This was after the USDA confirmed late Friday that bird flu was found at two more South Dakota farms, saying it had infected a flock of 53,000 turkeys at a farm in McCook County and in a flock of 46,000 turkeys at a farm in McPherson County.
South Dakota State Veterinarian Dustin Oedekoven said crews were working Saturday to begin euthanizing any birds not killed by the highly contagious strain to prevent the virus from spreading.
Once those birds have been destroyed, the 23 farms in Minnesota, South Dakota, North Dakota, Missouri, Kansas and Arkansas will have lost more than 1.2 million turkeys, a small fraction of the 235 million turkeys produced nationally in 2014. Canadian officials also confirmed earlier in the week that a turkey farm in southern Ontario with 44,800 birds was hit, too.
Ken Rutledge, the CEO of Dakota Provisions, the only commercial turkey processing plant in South Dakota, said the more than 200,000 turkeys affected in the Dakotas so far account for about 5 percent of his total annual production.
“It probably will not impact our ability to service our customers, but is a serious impact in terms of lost volume at our plant and, obviously, is a severe impact to the growers themselves,” Rutledge said.
In Minnesota, turkey producers have now lost over 900,000 birds.
Scientists suspect migratory waterfowl such as ducks are the reservoir of the virus. They can spread it through their droppings. They’re still trying to determine how the virus has managed to evade the strict biosecurity that’s standard practice at commercial turkey farms. The virus can be carried into barns by workers or by rodents and wild birds that sneak inside.
Dr. Beth Thompson, assistant director of the Minnesota Board of Animal Health, said the reason Minnesota has had so many cases has a lot to do with the fact that it’s the country’s top turkey producing state, and that it has a myriad of ponds and lakes that are attractive stopover places for migrating waterfowl such as ducks.
“We have to think about what Minnesota is. It’s the Land of 10,000 Lakes bringing the wild waterfowl into Minnesota, and we’re also number one in turkey production. I think that answers the question, that we do have a lot of turkey barns out there, and that is why we are seeing the infection rate we are in those facilities,” she told reporters Friday.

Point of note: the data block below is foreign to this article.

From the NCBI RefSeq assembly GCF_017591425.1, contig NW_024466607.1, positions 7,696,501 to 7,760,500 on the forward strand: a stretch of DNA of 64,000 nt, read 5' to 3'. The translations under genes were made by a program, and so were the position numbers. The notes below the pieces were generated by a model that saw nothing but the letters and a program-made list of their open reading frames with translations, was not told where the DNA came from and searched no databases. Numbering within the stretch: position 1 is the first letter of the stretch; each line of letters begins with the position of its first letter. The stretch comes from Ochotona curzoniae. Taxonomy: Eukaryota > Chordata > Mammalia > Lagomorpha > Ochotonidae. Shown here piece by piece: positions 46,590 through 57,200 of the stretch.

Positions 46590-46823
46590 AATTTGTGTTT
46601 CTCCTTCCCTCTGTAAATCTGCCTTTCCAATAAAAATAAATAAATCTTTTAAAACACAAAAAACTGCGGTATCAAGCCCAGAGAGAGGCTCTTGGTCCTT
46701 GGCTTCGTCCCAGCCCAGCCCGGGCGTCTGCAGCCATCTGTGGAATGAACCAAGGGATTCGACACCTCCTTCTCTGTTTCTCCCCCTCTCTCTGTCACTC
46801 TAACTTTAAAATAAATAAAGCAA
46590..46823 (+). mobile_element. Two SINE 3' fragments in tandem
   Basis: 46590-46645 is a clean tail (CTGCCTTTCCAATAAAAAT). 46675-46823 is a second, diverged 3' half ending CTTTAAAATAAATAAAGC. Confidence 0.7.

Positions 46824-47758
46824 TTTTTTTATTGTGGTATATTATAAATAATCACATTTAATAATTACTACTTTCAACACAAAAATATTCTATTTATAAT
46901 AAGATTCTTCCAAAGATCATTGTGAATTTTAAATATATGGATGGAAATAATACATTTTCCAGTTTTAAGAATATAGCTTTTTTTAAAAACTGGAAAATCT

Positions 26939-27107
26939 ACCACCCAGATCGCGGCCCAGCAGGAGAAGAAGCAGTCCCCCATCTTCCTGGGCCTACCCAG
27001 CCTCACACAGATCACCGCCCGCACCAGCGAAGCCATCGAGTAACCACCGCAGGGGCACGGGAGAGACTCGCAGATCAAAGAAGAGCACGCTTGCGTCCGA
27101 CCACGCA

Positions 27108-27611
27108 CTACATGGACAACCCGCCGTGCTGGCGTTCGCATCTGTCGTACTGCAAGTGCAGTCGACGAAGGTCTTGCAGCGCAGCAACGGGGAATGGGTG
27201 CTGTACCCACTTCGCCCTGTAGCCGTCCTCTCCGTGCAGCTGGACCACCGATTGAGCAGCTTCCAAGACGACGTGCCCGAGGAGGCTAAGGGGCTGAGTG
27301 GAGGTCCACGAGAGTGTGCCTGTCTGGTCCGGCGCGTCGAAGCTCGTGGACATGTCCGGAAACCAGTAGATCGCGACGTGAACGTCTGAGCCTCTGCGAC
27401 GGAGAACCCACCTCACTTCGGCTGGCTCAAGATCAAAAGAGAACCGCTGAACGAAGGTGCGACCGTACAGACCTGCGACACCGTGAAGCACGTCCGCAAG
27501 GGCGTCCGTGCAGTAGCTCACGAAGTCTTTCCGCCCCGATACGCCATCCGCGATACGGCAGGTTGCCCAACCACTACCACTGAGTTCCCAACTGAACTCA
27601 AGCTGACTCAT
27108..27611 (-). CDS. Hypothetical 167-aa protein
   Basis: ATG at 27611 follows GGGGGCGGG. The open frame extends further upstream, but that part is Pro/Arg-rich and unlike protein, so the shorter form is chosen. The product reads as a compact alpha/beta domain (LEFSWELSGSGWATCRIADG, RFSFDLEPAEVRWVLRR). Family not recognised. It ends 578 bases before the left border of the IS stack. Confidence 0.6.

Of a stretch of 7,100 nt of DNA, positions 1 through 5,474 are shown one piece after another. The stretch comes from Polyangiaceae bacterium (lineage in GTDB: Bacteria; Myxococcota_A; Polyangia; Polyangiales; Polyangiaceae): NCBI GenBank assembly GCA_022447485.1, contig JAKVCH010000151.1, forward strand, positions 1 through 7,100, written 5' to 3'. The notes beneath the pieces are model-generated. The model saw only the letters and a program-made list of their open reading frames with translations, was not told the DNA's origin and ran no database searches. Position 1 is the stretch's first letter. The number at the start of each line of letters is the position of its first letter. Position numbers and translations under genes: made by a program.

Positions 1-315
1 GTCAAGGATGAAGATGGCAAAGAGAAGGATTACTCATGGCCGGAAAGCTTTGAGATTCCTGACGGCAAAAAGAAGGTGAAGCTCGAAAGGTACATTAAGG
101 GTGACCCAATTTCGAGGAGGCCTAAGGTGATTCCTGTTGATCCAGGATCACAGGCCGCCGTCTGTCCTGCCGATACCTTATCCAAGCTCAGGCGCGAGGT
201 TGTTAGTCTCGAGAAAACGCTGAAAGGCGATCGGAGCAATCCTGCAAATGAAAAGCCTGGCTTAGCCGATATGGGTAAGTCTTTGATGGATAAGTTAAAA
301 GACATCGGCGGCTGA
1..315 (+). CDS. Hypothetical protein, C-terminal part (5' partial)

Officials stress the risk to public health is low and that there’s no danger to the food supply. No human cases have been detected in the U.S.
Because trucks and equipment provide a potential way to carry the virus onto farms, Minnesota Gov.
Mark Dayton signed an executive order Friday lifting seasonal weight restrictions for poultry feed trucks and trailers, and for emergency equipment being used in the response. His order said tightening biosecurity by reducing the number of trips to poultry farms is critical to lowering the risk of introducing the virus to non-infected farms.
While South Dakota’s taken a drubbing in the last two weeks, Oedekoven, the state veterinarian, said tests on poultry living in the 10-kilometer quarantine zones of the state’s first two farms have almost all come back without any signs of the disease. They’re still awaiting a few results.
And he said for the time being, no other possible cases are pending confirmation in the state.
“If we can get a couple nice days of sunshine here and have everybody just wash their boots and blow their nose, we’ll hope for the best,” he said.
Courtesy of

Large die off of fish in a river in Deli Serdang Regency, Indonesia

Fish Kill Alert

Tumpatan Nibung Villagers living in the District Batangkuis Blumai river mouth scramble for fish. This incident makes the river mouth Blumai packed riverside communities. This is done because the fish die in numbers seen at the river mouth.
Local residents say something like this already been running for two days.
Unfortunately, the local people do not know why the fish tail numbering in the hundreds of dead and stranded in the river mouth.
Asked about the exact numbers of dead fish, Hariono (39) are also citizens of the riverside states that he does not know the exact number of dead fish. “However, the public can take hundreds of fishes were predicted to have severe approaching tons,” he said.
Courtesy of